The dominant fact today—we’re authoritatively told—is that we’re split in half, with a full 47% of us contending for dominance over the other 47% of us, both sides appealing for help from the remaining 6% of us, whoever they might be.
We remain engaged, as Lincoln apparently foresaw, in some kind of ongoing civil war. In regard to the current low grade “war,” it is terrifying that even in the case of a landslide victory for the Democratic Party candidate in the 2016 Presidential election, near 40% of the eligible voters will end up having voted for a dictator-strongman style candidate whose democratic bona fides whiff of Stalin and Mussolini, and Berlusconi and Putin.
By the time Lincoln took office on March 4, 1861, South Carolina, Mississippi, Florida, Alabama, Georgia, Louisiana, and Texas had checked out of the union. Is it accidental that Donald Trump, the dictator-strongman style candidate, is expected to win six of these seven states in the 2016 election for President? Is the civil war Lincoln confronted in 1861 still running through our veins within the current civil war?
Has that nation and people rejoined in 1865 at war’s end, ever bought in to Lincoln’s concept of a government whose “leading object is to elevate the condition of men?” Is that the nation for which we contend today?
Do we Americans even desire to become worthy owners and citizen exemplars of the “of” and “by” and “for” the “people” inheritance that President Lincoln and the Civil War combatants bequeathed us?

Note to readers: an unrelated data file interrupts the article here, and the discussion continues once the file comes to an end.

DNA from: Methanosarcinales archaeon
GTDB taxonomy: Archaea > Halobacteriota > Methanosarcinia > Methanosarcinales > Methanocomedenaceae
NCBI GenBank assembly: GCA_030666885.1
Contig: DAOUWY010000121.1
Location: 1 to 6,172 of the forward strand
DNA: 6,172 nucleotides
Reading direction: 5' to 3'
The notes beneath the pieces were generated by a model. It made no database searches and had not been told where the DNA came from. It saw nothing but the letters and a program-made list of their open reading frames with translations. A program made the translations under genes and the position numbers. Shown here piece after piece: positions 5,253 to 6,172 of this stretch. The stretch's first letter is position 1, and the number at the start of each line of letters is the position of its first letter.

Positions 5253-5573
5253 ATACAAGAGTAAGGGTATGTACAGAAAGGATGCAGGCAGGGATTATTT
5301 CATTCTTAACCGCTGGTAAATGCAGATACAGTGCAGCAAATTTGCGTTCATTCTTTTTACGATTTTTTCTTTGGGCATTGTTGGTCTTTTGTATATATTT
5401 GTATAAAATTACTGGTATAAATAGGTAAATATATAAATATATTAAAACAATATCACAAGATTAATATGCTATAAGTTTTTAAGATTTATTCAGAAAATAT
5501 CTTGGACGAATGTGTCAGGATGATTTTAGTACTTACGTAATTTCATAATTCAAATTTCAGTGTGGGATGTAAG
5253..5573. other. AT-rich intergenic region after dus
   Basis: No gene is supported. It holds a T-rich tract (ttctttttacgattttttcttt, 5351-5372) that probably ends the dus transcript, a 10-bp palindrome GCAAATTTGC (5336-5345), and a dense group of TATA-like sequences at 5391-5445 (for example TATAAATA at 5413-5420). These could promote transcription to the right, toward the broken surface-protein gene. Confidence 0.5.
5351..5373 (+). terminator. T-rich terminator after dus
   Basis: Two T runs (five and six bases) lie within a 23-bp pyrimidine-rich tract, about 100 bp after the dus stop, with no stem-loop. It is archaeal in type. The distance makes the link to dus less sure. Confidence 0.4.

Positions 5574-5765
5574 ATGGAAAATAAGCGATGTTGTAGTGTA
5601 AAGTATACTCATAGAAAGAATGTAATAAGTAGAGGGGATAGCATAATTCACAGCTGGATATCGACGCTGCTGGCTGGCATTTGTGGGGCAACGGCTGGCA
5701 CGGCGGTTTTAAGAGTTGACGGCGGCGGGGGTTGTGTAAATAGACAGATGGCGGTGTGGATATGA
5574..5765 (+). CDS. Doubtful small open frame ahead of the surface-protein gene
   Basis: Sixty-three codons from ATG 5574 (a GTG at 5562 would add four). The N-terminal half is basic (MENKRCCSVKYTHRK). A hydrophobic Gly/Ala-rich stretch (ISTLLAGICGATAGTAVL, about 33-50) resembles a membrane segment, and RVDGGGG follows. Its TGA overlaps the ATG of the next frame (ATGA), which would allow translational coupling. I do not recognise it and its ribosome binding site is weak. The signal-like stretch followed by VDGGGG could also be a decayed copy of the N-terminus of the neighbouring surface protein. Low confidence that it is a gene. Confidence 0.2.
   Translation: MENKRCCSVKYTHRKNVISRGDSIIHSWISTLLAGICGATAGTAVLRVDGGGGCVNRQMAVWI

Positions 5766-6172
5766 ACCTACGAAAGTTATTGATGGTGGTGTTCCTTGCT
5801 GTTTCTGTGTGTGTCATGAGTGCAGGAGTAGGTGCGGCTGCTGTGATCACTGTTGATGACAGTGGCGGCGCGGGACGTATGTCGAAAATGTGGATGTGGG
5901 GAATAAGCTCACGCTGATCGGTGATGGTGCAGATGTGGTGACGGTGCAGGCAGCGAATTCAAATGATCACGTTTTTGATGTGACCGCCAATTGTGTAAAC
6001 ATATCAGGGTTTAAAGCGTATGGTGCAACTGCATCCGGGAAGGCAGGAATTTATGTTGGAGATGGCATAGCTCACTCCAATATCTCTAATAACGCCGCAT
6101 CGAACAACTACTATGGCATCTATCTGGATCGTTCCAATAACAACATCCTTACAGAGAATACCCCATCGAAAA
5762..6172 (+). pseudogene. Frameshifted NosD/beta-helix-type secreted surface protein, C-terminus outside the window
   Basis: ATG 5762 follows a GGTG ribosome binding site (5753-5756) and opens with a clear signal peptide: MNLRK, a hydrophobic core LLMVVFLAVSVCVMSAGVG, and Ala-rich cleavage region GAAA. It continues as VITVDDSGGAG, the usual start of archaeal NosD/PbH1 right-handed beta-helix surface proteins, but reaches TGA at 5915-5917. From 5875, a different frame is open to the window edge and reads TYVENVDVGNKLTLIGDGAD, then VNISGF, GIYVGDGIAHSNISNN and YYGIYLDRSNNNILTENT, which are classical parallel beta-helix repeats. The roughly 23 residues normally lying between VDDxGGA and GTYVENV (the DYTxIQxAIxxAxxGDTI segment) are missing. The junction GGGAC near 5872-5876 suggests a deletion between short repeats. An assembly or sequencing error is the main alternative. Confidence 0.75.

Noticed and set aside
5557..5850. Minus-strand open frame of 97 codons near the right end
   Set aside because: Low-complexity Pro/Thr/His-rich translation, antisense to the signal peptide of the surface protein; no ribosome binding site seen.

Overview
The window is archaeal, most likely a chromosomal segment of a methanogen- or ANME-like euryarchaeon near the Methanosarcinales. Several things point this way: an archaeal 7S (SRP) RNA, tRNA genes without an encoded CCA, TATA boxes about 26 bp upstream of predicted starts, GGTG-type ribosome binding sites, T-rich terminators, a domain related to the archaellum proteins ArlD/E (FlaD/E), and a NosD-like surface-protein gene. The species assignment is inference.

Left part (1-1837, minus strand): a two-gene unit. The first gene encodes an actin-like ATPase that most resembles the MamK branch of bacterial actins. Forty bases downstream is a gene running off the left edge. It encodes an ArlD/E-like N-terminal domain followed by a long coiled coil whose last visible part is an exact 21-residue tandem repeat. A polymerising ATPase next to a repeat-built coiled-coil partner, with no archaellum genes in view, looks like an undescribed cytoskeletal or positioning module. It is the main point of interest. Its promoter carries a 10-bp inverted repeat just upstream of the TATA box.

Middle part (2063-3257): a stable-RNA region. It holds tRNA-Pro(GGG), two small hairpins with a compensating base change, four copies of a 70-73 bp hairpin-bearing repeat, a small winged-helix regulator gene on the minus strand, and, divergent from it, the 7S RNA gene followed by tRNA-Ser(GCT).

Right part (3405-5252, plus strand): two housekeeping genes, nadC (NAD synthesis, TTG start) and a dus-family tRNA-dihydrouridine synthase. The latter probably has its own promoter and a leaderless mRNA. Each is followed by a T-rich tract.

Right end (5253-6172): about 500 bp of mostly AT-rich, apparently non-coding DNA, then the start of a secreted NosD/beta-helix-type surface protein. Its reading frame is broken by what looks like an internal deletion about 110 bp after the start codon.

I fervently believe that fair readers of President Lincoln’s Address to Congress in Special Session on July 4, 1861 will decide that our wholesale problems as a people today are due not so much to supposed losses of Constitutional freedoms we hear complained of so often and shrilly, but rather are due to growing defections from the vision of the nation enshrined in the Declaration of Independence.
We could, if we want, become “We the People” as called for by the Declaration of Independence, the Constitution, and President Lincoln. Intent, care, empathy, humility, and courage would surely be required. Reconciliation would probably also require apology, forgiveness, respect, and reparations.
A good start would be agreement that every American is American, is “my” and “our”countrymen and countrywomen, that government, particularly our constitutional government, is an inestimably great and good thing, and that such a government is not only worth fighting and dying for, but worth paying taxes to so that the great purposes preambled in its Constitution can be accomplished, including, along with “justice,” “common defense,” “domestic tranquility,” “general welfare,” and “blessings of liberty,” President Lincoln’s resolves to “lift artificial weights from all shoulders,” “clear the paths of laudable pursuits for all,” and “afford all an unfettered start and a fair chance in the race of life.” We would thereby and by other means be contending for a government to “elevate the condition of men.” indeed, we would be contending to elevate the condition of people on Planet Earth.
Will Callender, Jr. ©
September 6, 2016
Author of Abdication: God Steps Down for Good